Hispanic Scholarship: A Chance for a Better Life

It is a sad truth that even if the Hispanic community represents the biggest minority group in America, they continue to find no better option than lower-paying jobs. Because of this, it is perhaps the dream of every Hispanic family to send their kids to college, so they may qualify for more rewarding careers and afford a better life. But with the inflated rates of tuition fees and standard cost of living, they've to push these dreams aside to first provide for the basic needs of their families.

Considering the language and cultural barrier among other things, they are still aiming for the same recognition and confidence enjoyed by the dominant African American community. For the meantime, their only source of hope hinges on academic scholarships that will hopefully introduce more Hispanic professionals to both technical and business fields in the American society.

Finding Hispanic Scholarship Grants

College students vying for academic scholarships shouldn't find it hard to locate a number of reputable foundations and organizations that offer such an academic program. These agencies are usually affiliated with different universities and colleges in one of the many U.S. states. Based on your qualification, they provide scholarship grants, sometimes through financial aids from as little as $1,000 to an average of $2,500 for each award. Every year, these agencies receive more than a thousand applications but have to limit the awards given to a certain number only.

In the case of Hispanic College Fund (HCF), they were able to help more than 600 Hispanic students in a single year alone. The scholarship grants were roughly estimated at $2.4 million, creating a new breed of HCF scholars that will also benefit from having the support of corporate leaders and government agencies in building a better career for the Hispanic community. HCF scholars are also inducted in the academic fields of science, engineering, business, and finance. This growing network of HCF professionals were given an opportunity to work for successful companies such as Sallie Mae, Lockheed Martin, and Estee Lauder Companies.

Moreover, non-government organizations also hold fund-raising campaigns to give more Hispanic students a chance to pursue higher education. This is where the Hispanic Scholarship Fund usually sustains most of its financial aid. Part of its growing network of alliances is State Farm Companies Foundation. It sponsors up to 20 students every year for an undergraduate teaching degree. Meanwhile, the Hispanic Heritage Foundation also endorses a good list of agencies and organizations that support scholarship grants for eligible candidates.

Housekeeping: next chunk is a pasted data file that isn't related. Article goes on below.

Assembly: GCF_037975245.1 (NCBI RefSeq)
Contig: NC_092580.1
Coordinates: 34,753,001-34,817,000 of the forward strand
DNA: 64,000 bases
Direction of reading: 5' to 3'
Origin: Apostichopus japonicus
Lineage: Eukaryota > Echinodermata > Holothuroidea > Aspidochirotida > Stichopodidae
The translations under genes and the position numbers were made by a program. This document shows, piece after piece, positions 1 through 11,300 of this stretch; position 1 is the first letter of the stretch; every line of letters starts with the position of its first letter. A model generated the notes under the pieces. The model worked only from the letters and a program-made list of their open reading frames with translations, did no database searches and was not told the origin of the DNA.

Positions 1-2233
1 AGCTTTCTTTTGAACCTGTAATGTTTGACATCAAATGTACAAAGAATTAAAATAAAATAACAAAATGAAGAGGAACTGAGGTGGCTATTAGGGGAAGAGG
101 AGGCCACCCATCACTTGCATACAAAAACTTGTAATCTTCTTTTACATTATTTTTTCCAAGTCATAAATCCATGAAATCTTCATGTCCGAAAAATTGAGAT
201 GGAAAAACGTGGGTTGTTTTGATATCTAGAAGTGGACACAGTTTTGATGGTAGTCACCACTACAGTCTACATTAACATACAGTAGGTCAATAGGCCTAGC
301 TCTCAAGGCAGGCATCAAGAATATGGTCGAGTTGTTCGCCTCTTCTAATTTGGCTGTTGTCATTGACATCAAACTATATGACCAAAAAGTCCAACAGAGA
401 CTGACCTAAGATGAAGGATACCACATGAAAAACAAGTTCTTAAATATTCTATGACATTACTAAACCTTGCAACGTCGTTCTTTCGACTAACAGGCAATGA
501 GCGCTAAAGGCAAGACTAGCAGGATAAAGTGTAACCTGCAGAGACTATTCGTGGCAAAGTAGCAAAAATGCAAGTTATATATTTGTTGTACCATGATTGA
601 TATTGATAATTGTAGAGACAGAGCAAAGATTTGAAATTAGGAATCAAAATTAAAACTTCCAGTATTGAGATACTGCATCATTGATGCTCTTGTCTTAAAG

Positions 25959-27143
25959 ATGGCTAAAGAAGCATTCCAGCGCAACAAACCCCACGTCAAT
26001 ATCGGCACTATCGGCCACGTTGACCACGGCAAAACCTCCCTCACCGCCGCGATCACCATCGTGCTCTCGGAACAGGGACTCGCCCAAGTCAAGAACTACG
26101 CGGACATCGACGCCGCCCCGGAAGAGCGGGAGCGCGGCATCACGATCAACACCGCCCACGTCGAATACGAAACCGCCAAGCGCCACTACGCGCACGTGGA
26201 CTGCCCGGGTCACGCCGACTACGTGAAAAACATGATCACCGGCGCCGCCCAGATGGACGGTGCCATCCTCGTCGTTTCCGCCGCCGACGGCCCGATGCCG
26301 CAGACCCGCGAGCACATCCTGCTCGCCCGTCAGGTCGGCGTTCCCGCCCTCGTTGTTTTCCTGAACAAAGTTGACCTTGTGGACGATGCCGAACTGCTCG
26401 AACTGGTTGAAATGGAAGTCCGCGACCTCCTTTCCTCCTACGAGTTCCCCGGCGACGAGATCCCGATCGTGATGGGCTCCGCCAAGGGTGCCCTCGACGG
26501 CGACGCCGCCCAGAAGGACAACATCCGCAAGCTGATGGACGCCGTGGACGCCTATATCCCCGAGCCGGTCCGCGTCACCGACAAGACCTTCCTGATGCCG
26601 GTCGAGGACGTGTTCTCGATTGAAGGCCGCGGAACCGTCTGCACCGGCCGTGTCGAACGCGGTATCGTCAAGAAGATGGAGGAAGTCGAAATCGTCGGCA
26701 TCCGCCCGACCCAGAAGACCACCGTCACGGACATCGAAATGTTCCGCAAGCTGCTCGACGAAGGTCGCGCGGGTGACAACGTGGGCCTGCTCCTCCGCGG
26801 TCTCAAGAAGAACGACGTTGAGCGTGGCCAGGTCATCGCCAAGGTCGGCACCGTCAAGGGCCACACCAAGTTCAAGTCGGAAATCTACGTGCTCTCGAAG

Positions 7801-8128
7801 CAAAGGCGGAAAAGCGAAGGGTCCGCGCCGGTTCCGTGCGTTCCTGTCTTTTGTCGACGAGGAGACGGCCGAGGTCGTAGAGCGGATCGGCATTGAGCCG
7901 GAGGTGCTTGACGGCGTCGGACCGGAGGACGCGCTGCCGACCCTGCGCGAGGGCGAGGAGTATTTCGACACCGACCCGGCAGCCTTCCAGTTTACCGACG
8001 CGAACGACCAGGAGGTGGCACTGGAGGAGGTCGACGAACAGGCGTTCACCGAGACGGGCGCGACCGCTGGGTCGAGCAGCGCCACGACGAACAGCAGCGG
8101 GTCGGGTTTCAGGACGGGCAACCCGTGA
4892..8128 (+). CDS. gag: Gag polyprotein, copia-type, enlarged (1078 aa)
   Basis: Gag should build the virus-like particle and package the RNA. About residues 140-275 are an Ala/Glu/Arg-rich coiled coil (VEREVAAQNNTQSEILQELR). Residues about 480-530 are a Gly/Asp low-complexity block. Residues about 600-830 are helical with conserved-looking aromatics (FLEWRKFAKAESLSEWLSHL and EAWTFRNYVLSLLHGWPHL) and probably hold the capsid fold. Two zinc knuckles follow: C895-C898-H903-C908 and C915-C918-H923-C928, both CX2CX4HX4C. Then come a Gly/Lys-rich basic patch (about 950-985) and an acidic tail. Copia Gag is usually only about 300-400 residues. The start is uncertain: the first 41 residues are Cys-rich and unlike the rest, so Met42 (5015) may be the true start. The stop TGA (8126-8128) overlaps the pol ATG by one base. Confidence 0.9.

Requirements For Hispanic Scholarships

Although the number of scholarship grants may vary depending on qualification and availability of funds, it is said that only three out of 10 Hispanic students usually make it to the annual cut. In proving yourself to be a good candidate, you first have to secure documents in able to qualify. A list of requirements may include a copy of your family's income tax return, financial aid application and verification, residence certificate, and a document pertaining to your citizenship status. Apart from these, you also have to establish your Hispanic background. You will also be asked for a Letter of Recommendation and a copy of your official transcript. In which case, a GPA average of 3.0 is usually required to place your application in a better position. You should also be a full-time student and enrolled only to accredited community colleges or state universities. In addition to these, you also have to submit a resume and an essay, from which, personality and character are usually evaluated.

Hispanic Scholarship Tips

Not all agencies that sponsor college funds for Hispanic students have the same criteria for evaluation. Some may give more credit to financial needs, while others get more impressed with academic standings. In either case, you shouldn't take any chance at all. Secure all requirements beforehand and have your own personal assessment of both strengths and weaknesses. By doing so, you can send your application earlier than expected. Considering thousands of Hispanic students that apply for the same academic grant every year, it would really help to have your resume and other requirement forms to be on top of the priority list.

However, the real secret in scoring more points may also come from knowing what the foundation is all about. Do a research on its background, and you'll have a better idea what it's looking for. Try your best to get more points on your qualifying exam. Better yet, offer them an impressive Scholastic Aptitude Test (SAT) result. But should you fall a little short on these -- never lose hope. Instead, devote much of your time on the essay portion and resume for submission. Remember that people who will evaluate your resume won't have much time to read, so as they say, rather keep it short and sweet. The same with your essay, be sincere, sensible, and best of all, aim to achieve the best impression.